What a valuable saint Catherine of Siena is for our times. In an age of constant criticism of our priests, bishops, and the Holy Father, let us learn from her some lessons.
Catherine had a unique relationship with the Pope and with priests and bishops. This relationship is perhaps what Catherine is most famous for in history, her work in bringing Pope Gregory XI back from the Avignon exile to where he should be and then in her task in establishing Urban VI in Rome as the legitimate pontiff.
Catherine saw the humanity of the popes firsthand, up close and personal, as it were. But she referred to the Pope as the “sweet Christ on earth,” always giving him reverence and respect while being able to gently chide and direct him. In the innocence of a baby daughter, she referred to the Pope as “my kindest daddy.” Can we think of Pope Francis like this?
Catherine loved her priests. She revered them. She recognized when they had fallen and failed, and she still revered the office and loved them individually. Catherine wanted her priests to be holy. She had a task given to her by Christ. The Lord told her: “Intervene to eliminate the stink of the ministers of the Holy Church; pull out the stinking flowers and plant scented plants, virtuous men who fear God.” How did she do it? By being a woman, by being a mother, by being a Sister.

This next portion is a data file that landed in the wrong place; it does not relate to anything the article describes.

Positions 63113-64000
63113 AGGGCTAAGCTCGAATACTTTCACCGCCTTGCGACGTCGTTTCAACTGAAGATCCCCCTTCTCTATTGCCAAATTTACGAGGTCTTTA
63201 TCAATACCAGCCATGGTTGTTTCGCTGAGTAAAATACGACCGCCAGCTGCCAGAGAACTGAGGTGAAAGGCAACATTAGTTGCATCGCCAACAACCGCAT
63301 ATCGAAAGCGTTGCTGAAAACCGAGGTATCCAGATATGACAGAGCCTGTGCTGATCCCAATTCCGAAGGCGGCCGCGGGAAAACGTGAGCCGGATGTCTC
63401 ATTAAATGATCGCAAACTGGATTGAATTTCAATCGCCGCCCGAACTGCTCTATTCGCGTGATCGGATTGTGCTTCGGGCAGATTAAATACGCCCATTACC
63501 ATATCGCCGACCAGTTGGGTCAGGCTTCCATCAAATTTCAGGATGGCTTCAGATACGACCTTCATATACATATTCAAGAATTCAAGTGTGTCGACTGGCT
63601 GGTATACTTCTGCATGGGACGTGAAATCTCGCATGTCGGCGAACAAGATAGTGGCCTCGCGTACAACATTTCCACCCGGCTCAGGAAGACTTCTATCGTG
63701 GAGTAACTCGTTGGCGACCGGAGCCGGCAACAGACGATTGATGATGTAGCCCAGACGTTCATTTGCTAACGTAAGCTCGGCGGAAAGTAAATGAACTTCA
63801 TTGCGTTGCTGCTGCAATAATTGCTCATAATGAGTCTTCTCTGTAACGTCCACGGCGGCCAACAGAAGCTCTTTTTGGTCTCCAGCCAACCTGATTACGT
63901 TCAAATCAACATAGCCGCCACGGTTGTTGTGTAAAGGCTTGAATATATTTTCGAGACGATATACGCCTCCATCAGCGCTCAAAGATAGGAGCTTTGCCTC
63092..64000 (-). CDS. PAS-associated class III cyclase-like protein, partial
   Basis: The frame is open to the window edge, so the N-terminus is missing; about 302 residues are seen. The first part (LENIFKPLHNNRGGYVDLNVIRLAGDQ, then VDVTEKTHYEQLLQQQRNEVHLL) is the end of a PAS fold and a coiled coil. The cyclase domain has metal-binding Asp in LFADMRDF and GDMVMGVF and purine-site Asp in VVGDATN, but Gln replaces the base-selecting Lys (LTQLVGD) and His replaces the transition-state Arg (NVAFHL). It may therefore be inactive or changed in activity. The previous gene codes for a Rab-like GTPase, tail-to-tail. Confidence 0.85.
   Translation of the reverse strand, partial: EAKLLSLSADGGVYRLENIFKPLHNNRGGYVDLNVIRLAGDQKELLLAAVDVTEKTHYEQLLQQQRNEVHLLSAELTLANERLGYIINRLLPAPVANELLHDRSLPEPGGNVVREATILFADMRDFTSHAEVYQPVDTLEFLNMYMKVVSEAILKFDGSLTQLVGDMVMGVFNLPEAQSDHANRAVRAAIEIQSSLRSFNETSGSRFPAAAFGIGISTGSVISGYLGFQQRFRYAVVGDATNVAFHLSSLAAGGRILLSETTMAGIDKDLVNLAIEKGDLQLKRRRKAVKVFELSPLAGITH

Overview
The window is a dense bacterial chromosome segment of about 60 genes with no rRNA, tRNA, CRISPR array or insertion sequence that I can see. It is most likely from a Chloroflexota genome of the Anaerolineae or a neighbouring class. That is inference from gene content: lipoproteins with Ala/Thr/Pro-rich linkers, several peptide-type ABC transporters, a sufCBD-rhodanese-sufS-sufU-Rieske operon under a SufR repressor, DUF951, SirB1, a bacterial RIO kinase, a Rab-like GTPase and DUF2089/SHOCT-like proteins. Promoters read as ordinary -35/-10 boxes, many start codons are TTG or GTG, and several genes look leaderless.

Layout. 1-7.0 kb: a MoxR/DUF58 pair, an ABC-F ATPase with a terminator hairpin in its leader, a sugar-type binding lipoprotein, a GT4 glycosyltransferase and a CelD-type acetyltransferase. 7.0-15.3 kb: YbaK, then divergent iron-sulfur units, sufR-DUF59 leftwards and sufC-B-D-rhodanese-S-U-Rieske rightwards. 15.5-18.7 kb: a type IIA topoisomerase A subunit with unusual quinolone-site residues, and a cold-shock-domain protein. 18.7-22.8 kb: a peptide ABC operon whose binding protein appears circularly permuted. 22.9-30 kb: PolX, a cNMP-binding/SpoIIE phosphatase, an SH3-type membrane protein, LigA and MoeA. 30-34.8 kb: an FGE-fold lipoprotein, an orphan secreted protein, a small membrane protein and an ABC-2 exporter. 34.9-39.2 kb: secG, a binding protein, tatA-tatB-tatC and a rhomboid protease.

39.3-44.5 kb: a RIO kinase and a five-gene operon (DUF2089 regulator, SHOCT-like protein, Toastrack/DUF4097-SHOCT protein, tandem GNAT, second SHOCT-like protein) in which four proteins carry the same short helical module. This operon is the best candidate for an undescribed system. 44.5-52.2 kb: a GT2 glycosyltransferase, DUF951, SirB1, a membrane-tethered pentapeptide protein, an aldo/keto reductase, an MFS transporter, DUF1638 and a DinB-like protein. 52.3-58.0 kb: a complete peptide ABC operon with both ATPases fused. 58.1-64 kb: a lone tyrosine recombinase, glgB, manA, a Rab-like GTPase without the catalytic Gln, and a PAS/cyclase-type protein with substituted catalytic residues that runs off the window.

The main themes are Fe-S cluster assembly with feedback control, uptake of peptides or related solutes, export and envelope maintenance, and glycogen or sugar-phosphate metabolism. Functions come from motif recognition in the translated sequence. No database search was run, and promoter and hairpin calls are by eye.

This young nun feared no cleric. She chided and she challenged, sometimes gently, sometimes not, Christ’s priests. Listen to the words of “Dialogue of Divine Providence,” speaking of the dignity of the priesthood: “Oh dearest Daughter, I have told you all this so that you may better know the dignity I have conferred on my ministers, and that their misery may make you sadder. They are my anointed ones, and I call them my Christs, because I have given them my own self to administer to you. Angels do not have this dignity, and I have granted to men, to those whom I have appointed as my ministers.”
The priest’s task is higher than the angels, according to Catherine. Let’s follow Catherine’s example and pray for our priests!
As we approach the diocesan celebration of a Year for Vocations, let us appreciate the beauty of the Lord’s call to priesthood and resolve to help young people discern their proper roles and callings in life.